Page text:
I thought fuck that. And Amy just reaffirmed it for me. I always knew it, but listening to her and her passion just made me really want to focus on not doing it to myself anymore.

So I woke up this morning and felt good. All until I noticed it was going to be super hot, sun blazing. I tried on a dress I forgot I brought only for it to stop being so floating when it got to my legs and butt. It was tight and uncomfortable, so I found another I brought that I knew was too short so I’d wear it with my denim shorts. Now I remember my denim shorts being tight cos my butt is big. But my god they stuck to me, and they really accentuated my cellulite.
I got the hump immediately, thought I looked disgusting. Made my hair stay down because if anything was going to make me look nice at all it might be hair down. And then I just got mad at myself again. Within minutes I was ripping myself apart, worrying what other people (how self involved are you Sarah) and my boyfriend would think. And that I just hated looking at myself in the mirror.
But eventually, I remembered what Amy said and to just fill myself with confidence. And I thought fuck this. It’s hot outside, I’m wearing my new dress and my shorts.

and I thought if I can embrace it and let other women be ok with it, then I can be ok with it myself.

I shouldn’t be ashamed of myself. That’s not to say I wasn’t body conscious today. And that I found myself crossing my arms over my stomach, but the fact that I’m more aware to stop myself from doing it, the more I will embrace my body. And to tell myself there’s nothing wrong with me.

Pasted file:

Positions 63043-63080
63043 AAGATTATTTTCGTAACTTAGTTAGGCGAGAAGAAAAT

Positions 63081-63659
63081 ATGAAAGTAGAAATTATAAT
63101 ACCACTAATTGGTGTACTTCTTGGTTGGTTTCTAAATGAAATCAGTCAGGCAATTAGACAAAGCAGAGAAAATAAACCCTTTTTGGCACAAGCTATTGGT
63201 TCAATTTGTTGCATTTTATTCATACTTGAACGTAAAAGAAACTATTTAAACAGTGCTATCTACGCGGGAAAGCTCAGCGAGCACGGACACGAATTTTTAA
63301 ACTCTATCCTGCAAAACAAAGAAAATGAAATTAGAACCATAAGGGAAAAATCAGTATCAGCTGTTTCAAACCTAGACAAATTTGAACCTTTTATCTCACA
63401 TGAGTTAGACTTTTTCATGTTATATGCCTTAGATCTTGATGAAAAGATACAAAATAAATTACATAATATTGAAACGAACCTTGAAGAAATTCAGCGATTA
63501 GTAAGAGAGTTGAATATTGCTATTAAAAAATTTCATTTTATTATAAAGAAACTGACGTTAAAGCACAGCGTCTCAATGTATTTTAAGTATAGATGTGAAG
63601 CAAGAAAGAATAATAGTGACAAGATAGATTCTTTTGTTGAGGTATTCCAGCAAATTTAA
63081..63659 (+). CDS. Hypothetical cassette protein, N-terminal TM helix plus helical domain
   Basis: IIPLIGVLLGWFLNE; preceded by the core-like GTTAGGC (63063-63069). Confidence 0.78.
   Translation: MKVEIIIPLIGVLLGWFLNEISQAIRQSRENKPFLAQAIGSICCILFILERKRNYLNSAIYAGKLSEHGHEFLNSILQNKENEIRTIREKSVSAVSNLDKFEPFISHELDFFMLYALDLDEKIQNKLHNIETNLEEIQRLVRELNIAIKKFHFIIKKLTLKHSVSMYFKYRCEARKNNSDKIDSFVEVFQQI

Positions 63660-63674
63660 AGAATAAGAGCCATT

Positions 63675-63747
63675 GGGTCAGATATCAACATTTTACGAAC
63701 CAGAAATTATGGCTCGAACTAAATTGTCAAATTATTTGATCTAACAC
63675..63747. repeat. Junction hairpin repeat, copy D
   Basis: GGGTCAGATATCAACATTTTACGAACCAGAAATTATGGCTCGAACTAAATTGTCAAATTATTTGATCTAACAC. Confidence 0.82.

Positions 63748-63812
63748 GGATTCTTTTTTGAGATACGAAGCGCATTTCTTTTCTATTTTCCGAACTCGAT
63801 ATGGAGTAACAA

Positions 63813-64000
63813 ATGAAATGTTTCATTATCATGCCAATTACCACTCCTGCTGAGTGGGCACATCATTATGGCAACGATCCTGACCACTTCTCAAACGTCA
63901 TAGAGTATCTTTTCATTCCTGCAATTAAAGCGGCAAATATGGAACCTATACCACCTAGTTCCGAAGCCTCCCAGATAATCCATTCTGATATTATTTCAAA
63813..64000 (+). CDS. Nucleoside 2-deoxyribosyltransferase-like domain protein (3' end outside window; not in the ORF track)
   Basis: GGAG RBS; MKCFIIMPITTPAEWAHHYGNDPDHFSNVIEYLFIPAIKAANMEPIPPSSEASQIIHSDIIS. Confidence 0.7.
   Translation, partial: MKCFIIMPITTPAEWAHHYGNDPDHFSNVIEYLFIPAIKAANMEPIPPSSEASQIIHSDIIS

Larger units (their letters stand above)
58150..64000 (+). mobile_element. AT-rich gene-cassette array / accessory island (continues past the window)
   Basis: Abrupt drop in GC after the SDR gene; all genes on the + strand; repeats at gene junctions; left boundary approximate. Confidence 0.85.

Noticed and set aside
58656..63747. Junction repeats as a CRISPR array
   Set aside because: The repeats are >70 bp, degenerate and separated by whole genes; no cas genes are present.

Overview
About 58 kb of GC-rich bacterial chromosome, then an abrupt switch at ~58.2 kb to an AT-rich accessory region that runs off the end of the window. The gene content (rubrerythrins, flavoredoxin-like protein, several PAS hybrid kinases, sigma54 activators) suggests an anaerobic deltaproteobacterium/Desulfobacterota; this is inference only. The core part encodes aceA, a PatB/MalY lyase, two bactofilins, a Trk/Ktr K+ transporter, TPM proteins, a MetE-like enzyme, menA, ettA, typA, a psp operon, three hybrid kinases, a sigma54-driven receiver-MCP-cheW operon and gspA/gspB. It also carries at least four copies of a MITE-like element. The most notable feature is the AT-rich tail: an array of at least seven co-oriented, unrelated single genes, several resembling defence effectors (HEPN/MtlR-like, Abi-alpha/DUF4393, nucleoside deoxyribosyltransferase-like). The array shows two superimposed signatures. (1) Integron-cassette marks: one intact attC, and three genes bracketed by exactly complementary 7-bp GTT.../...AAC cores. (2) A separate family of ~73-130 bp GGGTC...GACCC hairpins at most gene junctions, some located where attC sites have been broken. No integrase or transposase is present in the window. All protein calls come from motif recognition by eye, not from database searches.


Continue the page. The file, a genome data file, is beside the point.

And all my lumps and bumps are fine so long as I am healthy.

*also, if you find yourself judging me because you think I’m being silly about my appearance. Don’t do that either. Another issue we all have is looking at other girls and thinking they aren’t ‘as bad’ as us. But none of us are bad. And it’s not even an excuse of “I’m allowed to feel/think how I do about my body”. Because none of us should be questioning our bodies.

And it’s funny really because on the way out of our hostel today after faffing around, my boyfriend who was none-the-wiser says to me “You look nice today. Nice new outfit, I like it”.
He didn’t even realise I was wearing shorts until I pointed it out when we got back because I had to peel myself out of them from the heat. I really believe a lot of it is in our heads, and although I don’t think I’m in the best shape I could be, I still should never think to myself that I am disgusting.

So I thank Amy for really helping remind me of that, and, for continuing  to connect with a lot of people. Inside Amy highlights so many important issues for women, as well as making fun of double standards. And her book continued to inspire women, make me laugh and make me appreciate her as a person. Thanks for sharing big pieces of your heart Amy.

Side notes: the rest of the book is incredible too of course. I laughed, I cried, and it was just amazing. Keep doing what you do, because you’re a great example of still saying what needs to be said, despite the evil, unhappy people in the world.